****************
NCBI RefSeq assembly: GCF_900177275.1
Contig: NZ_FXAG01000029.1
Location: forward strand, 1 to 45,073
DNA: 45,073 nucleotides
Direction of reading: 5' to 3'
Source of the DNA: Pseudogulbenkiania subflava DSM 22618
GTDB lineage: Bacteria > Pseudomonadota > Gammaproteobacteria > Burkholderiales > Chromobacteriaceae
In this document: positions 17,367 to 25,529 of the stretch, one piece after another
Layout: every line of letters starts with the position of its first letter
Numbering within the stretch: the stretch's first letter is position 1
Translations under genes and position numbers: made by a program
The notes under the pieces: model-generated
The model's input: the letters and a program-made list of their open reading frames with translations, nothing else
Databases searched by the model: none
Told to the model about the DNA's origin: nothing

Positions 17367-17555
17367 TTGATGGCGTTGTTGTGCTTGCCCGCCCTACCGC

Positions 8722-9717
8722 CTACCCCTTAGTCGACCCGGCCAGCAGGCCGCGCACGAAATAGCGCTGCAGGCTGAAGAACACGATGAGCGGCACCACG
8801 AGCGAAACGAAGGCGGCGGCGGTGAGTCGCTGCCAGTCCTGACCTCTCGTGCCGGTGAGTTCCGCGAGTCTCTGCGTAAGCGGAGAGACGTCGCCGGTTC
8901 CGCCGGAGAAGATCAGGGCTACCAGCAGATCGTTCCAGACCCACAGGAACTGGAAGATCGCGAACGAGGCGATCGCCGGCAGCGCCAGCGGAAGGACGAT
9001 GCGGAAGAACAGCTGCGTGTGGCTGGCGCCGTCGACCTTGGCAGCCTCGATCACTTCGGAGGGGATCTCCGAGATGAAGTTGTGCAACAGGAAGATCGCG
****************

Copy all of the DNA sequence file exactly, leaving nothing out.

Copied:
NCBI RefSeq assembly: GCF_900177275.1
Contig: NZ_FXAG01000029.1
Location: forward strand, 1 to 45,073
DNA: 45,073 nucleotides
Direction of reading: 5' to 3'
Source of the DNA: Pseudogulbenkiania subflava DSM 22618
GTDB lineage: Bacteria > Pseudomonadota > Gammaproteobacteria > Burkholderiales > Chromobacteriaceae
In this document: positions 17,367 to 25,529 of the stretch, one piece after another
Layout: every line of letters starts with the position of its first letter
Numbering within the stretch: the stretch's first letter is position 1
Translations under genes and position numbers: made by a program
The notes under the pieces: model-generated
The model's input: the letters and a program-made list of their open reading frames with translations, nothing else
Databases searched by the model: none
Told to the model about the DNA's origin: nothing

Positions 17367-17555
17367 TTGATGGCGTTGTTGTGCTTGCCCGCCCTACCGC

Positions 8722-9717
8722 CTACCCCTTAGTCGACCCGGCCAGCAGGCCGCGCACGAAATAGCGCTGCAGGCTGAAGAACACGATGAGCGGCACCACG
8801 AGCGAAACGAAGGCGGCGGCGGTGAGTCGCTGCCAGTCCTGACCTCTCGTGCCGGTGAGTTCCGCGAGTCTCTGCGTAAGCGGAGAGACGTCGCCGGTTC
8901 CGCCGGAGAAGATCAGGGCTACCAGCAGATCGTTCCAGACCCACAGGAACTGGAAGATCGCGAACGAGGCGATCGCCGGCAGCGCCAGCGGAAGGACGAT
9001 GCGGAAGAACAGCTGCGTGTGGCTGGCGCCGTCGACCTTGGCAGCCTCGATCACTTCGGAGGGGATCTCCGAGATGAAGTTGTGCAACAGGAAGATCGCG